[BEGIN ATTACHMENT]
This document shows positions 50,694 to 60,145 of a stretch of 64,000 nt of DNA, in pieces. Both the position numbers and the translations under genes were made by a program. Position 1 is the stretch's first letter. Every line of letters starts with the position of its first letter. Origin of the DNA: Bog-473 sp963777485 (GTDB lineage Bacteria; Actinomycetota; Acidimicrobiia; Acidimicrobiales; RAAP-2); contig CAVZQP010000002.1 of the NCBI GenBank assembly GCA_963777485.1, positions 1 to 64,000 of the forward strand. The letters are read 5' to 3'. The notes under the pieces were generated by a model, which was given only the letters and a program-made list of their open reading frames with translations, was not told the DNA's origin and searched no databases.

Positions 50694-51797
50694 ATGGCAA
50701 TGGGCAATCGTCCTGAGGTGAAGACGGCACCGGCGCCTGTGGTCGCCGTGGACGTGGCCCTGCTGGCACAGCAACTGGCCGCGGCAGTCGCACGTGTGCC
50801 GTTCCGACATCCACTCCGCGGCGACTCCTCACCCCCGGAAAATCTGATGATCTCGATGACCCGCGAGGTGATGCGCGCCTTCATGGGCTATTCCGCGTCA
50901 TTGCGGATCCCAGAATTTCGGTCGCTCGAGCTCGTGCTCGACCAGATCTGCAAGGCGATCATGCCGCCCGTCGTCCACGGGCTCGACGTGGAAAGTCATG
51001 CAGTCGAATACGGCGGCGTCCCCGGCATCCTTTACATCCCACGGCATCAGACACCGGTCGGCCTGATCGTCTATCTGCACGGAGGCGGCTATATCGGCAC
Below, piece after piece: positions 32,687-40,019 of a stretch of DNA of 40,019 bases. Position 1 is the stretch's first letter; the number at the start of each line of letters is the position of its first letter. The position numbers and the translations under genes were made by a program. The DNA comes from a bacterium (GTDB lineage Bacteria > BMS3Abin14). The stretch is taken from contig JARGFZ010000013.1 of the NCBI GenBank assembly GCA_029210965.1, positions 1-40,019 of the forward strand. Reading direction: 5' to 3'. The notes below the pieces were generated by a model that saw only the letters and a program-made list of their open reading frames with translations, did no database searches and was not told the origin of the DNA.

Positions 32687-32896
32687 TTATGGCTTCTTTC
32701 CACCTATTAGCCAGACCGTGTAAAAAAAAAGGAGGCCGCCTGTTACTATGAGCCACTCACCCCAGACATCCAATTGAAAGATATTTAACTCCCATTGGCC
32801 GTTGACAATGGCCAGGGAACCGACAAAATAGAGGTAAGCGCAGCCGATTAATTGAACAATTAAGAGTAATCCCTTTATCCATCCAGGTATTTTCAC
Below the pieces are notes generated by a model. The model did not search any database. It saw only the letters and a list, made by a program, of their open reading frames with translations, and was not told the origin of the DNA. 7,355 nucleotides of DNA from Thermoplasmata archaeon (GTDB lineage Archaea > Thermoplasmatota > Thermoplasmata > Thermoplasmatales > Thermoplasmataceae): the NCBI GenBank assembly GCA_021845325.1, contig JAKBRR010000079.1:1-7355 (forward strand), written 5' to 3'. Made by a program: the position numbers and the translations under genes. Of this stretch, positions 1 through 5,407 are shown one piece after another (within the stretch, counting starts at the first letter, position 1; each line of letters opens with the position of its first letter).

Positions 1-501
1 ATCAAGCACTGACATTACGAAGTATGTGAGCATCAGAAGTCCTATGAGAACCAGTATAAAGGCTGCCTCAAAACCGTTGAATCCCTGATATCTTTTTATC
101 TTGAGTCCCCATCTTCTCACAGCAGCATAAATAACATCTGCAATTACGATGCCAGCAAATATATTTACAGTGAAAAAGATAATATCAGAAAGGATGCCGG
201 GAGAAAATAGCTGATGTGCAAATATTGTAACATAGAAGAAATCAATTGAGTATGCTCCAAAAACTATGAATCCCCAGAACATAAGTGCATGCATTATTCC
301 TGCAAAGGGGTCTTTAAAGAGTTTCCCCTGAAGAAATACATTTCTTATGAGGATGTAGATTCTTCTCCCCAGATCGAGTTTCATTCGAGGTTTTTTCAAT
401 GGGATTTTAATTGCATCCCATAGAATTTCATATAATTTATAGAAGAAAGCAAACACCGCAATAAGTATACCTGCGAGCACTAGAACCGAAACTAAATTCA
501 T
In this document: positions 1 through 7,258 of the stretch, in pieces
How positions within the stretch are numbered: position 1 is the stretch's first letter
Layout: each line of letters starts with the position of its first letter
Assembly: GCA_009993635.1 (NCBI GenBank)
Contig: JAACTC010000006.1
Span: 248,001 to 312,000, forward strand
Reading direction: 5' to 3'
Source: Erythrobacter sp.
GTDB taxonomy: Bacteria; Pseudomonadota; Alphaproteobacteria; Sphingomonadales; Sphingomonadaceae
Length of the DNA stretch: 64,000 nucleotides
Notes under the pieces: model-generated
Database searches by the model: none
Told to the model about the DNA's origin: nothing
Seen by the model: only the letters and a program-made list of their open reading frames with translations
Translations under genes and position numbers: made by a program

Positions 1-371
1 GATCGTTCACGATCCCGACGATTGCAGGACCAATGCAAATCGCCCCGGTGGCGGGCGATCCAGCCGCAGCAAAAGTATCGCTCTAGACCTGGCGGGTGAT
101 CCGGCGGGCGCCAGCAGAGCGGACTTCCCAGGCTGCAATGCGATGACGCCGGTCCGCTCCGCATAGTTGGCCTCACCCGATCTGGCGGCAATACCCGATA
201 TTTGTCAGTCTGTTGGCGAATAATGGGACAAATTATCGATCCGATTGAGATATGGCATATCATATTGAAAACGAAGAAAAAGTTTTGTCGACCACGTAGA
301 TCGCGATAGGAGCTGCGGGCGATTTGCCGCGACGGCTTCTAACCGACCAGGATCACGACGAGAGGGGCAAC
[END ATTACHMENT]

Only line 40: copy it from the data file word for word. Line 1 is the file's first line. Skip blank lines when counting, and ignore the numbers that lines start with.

301 TCGCGATAGGAGCTGCGGGCGATTTGCCGCGACGGCTTCTAACCGACCAGGATCACGACGAGAGGGGCAAC